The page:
Carbon Capture and the new Frontier for Breeding for Food Security


João Paulo Pennacchi, PhD in Environment Sciences – Lancaster University/Rothamsted Research (UK)

The photosynthesis, or the pathway through which plants capture carbonic dioxide (CO2) from atmosphere, using water (H2O) and sunlight and releasing oxygen (O2), is the main process responsible by life on Earth on its current form. It is also one of the main drivers of plant biomass accumulation and crop yields around the globe.

With the increase of world population and changes in food consumption patterns, agricultural activities are under high pressure to keep food production ahead of demand and ensure food security, in a sustainable way and even in less predictable climate scenarios.

Mapping plants with higher efficiency in the process of capturing CO2 without using extra resources (as nutrients and water) is a key point for breeding of high-yielding and climate-resilient crops. In this scope, a PhD project was carried out at Rothamsted Research and Lancaster University, funded by the Brazilian CNPq under the Science without Borders Program and as part of the 20:20 Wheat® project, between 2013 and 2017. In collaboration with Professor Martin Parry’s group and supervision of Dr. Elizabete Carmo-Silva, the project, allowed the analysis of the genetic variation in carbon capture efficiencies in wheat plants and the map of genomic regions related to this variation. It also evaluated the different strategies of plants to build and maintain high and stable yields under contrasting climatic conditions. The outcomes of this research reinforced the importance of physiological parameters to inform the breeding process for new wheat varieties (Parry et al., 2017, Pennacchi et al., 2018a; Pennacchi et al., 2018b).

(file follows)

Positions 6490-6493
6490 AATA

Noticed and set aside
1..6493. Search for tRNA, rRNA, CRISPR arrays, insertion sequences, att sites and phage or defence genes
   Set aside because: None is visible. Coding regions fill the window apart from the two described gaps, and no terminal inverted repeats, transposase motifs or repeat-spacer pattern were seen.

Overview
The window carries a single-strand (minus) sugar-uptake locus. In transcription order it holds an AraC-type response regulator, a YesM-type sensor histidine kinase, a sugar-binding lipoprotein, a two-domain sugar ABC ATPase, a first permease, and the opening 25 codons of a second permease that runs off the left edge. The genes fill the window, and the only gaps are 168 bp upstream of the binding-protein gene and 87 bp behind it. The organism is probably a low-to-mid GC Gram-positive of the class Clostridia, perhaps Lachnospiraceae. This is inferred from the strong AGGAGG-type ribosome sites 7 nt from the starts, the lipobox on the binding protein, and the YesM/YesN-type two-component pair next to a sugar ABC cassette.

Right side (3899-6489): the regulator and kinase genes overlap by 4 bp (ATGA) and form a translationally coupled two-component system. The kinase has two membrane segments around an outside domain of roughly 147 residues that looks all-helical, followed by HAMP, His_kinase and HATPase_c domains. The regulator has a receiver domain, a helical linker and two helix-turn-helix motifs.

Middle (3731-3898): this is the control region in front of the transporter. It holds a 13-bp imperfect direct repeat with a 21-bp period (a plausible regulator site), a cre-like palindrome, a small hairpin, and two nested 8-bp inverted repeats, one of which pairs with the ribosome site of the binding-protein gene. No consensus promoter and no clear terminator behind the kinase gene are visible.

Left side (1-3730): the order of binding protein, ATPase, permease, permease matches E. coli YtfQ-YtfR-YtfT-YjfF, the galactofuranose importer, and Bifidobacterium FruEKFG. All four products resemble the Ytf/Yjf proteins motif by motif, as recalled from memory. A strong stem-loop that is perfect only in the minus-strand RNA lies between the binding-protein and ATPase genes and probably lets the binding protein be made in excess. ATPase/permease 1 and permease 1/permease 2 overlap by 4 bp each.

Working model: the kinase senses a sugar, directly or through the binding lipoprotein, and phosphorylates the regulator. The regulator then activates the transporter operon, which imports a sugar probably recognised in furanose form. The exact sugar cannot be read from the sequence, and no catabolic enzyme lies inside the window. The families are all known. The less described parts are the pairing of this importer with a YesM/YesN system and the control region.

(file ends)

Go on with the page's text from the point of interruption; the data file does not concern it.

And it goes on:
Although the importance of these physiological parameters for breeding is highly recognized nowadays, their evaluation is a limiting point for genotype’s screening. With the advent of genetic manipulation, the capacity of generating new genotypes is far ahead of the capacity of evaluating their characteristics, or their phenotype. Phenotyping can be defined as the observation of properties of an organism, in multiple levels, that are produced by the interaction of the genotype and the environment. Phenotyping is currently known as the new frontier for crop breeding and the development of high-throughput methods is urgent.

This new science frontier motivated, in 2018, a collaboration with Dr. Malcolm Hawkesford’s group at Rothamsted Research, in a post-doctoral project funded by the Rutherford Fellowship through the Flexible Talent Mobility Award (FTMA) and UKRI (UK Research and Investment) and as part of the Designing Future Wheat® project. This research focused on the use of a phenotyping platform, the Field Scanalyzer, to evaluate wheat variates using a high-throughput imaging system running in a 24-hour shift, every day. The data generated by the platform was compared with measurements of multiple physiological parameters using hand-held devices aiming to validate and understand the potential of the high-throughput measurements in explaining plant physiological process and in improving  and speeding up the screening of multiple genotypes. The outcomes of this research will be released in the near future.

The next step for this UK-Brazil joint collaboration involves the use of mutual expertise to deeply understand the impact of carbon capture plasticity, and its methods of evaluation, to crop yields and adaptation of genetic materials under fluctuating environmental conditions and different agronomical techniques. The proposal of new research projects and workshops is part of the plan for the consolidation of this UK-Brazil collaboration and expansion of new partnerships.

Research outcomes

Parry MAJ, Pennacchi JP, Robledo-Arratia L, Carmo Silva, E (2017) Photosynthetic improvements of wheat plants. In: Langridge P (2017) Achieving sustainable cultivation of wheat Volume 1: Breeding, quality traits, pests and diseases.

Pennacchi JP, Carmo Silva E, Andralojc PJ, Powers S, Feuerhelm D, Parry MAJ (2018). Dissecting the main yield drivers in a wheat mapping population. Agronomy, 8: 94 (

Pennacchi JP, Carmo-Silva E, Andralojc PJ, Lawson T, Allen AM, Raines CA, Parry MAJ (2018) Stability of wheat grain yields over three field experiments in the UK. Food and Energy Security. DOI: 10.1002/fes3.147 (

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